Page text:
The last few decades have seen a tremendous leap in green living sensibilities. Not only are people investing in renewable energy sources and beginning to be more environmentally minded, but corporations are also beginning to understand the impact that they have on nature. In the automotive industry, significant leaps have been made to innovate on electric and hybrid vehicles with a more eco-friendly design.
This isn’t necessarily a new trend, however. While the technology is finally catching up to the ambition of car manufacturers to create products that are less dependant on fossil fuel consumption, the issue of clean emissions has been a focus for manufacturers and policymakers for decades. And so, in addition to creating new, cleaner modes of transportation, efforts have been taken to create emission systems that leave less of a carbon footprint on the planet than their predecessors.
The Emissions System
At its core, the emissions system of a vehicle is the collection of parts that have ownership over the displacement of fuel vapors created by the engine. When gas gets siphoned from the gas tank by the fuel pump, filtered, and sent to the fuel injectors, it is introduced into the air chamber of an internal combustion engine as a mist, mixed with air from the injectors. This mixture is then set alight by a spark plug (in the case of gasoline) or through compression (in the case of diesel), and an explosion occurs. This blast generates power to turn the crankshaft which in turn passes the energy along to the tires, which spin and move the car.
But what about the excess fumes created by the explosion? They must be let out of the combustion engine before the next injection of gas and air is let in to be ignited. It is the journey of these fumes, from the inside of the engine all the way out of the tailpipe into the open air, that is controlled by the emissions system.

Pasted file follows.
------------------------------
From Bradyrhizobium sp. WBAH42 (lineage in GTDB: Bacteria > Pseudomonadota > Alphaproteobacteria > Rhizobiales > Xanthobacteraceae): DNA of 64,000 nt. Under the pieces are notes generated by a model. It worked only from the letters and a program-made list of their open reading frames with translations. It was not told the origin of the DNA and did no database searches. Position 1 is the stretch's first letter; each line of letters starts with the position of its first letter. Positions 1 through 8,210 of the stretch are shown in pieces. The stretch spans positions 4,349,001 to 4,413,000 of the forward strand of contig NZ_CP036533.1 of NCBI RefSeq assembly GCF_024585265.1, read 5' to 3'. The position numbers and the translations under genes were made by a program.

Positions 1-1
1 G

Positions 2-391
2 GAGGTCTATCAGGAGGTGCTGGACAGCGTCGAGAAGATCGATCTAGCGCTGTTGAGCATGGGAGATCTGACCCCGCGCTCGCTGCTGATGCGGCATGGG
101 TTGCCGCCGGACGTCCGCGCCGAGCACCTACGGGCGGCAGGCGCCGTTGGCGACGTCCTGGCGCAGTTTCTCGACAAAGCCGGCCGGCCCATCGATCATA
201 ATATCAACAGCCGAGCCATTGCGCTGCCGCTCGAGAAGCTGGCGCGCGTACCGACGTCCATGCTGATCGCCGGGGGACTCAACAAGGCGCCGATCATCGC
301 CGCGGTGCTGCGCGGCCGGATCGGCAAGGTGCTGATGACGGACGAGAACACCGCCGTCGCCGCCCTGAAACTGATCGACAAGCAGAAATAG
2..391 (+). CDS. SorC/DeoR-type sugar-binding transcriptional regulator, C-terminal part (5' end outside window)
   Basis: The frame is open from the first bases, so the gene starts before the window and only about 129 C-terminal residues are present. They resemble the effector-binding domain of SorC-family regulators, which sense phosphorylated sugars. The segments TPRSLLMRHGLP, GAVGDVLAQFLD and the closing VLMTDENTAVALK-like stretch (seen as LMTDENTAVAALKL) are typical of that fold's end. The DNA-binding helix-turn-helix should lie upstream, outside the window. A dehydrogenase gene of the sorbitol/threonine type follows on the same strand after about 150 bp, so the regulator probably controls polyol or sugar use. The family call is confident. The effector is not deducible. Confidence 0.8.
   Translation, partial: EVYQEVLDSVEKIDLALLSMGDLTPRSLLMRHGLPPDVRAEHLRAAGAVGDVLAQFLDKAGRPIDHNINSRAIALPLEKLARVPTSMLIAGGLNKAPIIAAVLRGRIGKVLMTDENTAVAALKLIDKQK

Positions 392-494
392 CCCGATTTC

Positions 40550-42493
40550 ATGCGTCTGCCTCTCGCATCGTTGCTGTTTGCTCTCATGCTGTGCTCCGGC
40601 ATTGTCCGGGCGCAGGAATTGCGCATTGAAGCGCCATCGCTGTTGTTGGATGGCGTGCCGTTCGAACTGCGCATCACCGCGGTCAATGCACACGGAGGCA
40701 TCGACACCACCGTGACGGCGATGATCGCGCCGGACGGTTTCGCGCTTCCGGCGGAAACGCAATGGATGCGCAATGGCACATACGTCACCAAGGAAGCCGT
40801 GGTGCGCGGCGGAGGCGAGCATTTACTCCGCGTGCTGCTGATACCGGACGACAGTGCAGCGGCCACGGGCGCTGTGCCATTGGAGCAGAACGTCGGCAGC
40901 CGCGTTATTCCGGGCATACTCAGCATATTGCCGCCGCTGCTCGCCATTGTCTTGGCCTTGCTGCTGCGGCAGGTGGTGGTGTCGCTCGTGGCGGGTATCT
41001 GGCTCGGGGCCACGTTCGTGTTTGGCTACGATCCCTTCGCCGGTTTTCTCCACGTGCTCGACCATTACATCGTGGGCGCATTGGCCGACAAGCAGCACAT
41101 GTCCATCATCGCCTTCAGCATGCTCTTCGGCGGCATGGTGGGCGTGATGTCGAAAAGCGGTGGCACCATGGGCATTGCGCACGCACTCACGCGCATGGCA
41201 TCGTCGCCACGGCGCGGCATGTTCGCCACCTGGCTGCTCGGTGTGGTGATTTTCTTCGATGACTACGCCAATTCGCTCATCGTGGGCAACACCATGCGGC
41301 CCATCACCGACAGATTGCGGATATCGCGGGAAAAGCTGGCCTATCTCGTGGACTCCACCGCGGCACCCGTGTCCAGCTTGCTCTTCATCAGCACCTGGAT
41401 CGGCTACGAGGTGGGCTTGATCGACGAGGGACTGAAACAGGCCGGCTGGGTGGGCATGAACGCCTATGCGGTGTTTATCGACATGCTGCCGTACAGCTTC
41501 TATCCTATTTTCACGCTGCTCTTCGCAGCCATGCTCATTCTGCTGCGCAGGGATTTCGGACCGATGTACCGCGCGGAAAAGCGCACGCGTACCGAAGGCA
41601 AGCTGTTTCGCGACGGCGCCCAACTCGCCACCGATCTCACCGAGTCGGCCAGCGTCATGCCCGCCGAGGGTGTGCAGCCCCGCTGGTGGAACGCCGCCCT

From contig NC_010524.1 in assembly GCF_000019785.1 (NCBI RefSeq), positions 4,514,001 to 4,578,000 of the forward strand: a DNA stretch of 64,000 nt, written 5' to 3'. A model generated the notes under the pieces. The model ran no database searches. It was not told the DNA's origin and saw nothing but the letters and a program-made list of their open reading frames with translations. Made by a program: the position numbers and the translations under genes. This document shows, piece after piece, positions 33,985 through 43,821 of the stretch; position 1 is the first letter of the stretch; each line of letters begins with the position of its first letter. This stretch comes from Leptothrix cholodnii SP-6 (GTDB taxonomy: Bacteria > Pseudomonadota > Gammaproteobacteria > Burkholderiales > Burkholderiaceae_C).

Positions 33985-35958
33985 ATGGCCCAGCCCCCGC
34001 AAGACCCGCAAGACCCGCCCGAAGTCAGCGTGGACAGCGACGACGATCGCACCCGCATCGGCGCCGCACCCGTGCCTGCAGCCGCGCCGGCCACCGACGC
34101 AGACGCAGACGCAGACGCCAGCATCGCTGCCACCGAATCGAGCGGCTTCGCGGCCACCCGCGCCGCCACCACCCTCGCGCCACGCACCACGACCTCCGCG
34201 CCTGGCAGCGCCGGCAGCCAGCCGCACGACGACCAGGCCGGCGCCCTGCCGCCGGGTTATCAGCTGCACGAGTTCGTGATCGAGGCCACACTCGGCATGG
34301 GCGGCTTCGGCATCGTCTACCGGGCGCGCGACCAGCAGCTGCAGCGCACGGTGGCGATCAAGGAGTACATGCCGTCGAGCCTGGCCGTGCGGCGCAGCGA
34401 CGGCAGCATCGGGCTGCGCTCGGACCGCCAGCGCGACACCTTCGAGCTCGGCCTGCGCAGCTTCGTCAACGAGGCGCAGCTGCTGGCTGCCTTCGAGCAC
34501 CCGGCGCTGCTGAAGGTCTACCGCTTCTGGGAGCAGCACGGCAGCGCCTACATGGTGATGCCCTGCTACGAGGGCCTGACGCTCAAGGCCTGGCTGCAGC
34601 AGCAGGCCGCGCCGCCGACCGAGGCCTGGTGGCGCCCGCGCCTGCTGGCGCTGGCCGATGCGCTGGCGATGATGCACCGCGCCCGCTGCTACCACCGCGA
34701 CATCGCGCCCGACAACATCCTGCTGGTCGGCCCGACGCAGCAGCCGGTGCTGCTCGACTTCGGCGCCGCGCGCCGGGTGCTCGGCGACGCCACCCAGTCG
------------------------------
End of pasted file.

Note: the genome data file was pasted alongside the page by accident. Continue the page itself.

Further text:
The emissions system is comprised of a number of parts that move the noxious fumes out of the engine, filter them, and then push them back out into the world. These parts include:
- Exhaust Manifold: This is the first stop for the exhaust on its way out of the car. Here, the fumes are combines with carbon monoxide and other elements to raise the temperature of the exhaust and keep the combustion going. This burns away more of the harmful gases without expending any extra energy.
- Exhaust Down Pipe: Once that second burn has occurred, this initial section of the exhaust pipe moves the “cleaner” exhaust into the catalytic converter.
- Catalytic Converter: The catalytic converter is an incredible device meant to change the exhaust from the manifold into another element: water vapor and carbon dioxide. This is done when the exhaust travels through a sort of honeycomb of metals coated in special solutions that increase the temperature of the fumes until they go through this second change.
- Resonator: Once exiting the converter, the vapors are ready to be expelled from the car. However, with all the changes the exhaust has undergone, the noise generated by the engine and everything else has become quite loud, and the exhaust carries that sound through the emissions system. The resonator is designed to “take the edge off” by reducing the decibels of the exhaust by changing the sound of the engine so it can be almost fully muted by the muffler.
- Muffler: After the resonator has modulated the sound of the engine and made it easier to reduce in volume, the muffler seals the deal by significantly reducing the sound of the noise in general. After it has been quieted, the exhaust is ready to leave the car.
- Tailpipe: The final stage of the journey, the tailpipe facilitates the exit of the vapors from the car.
As our name suggests, the auto repair experts at Master Muffler in Riverton are well-versed in the goings-on of the emissions system. No matter where the trouble is along the path, if there is something that needs fixing, we can perform any car repair tasks as necessary.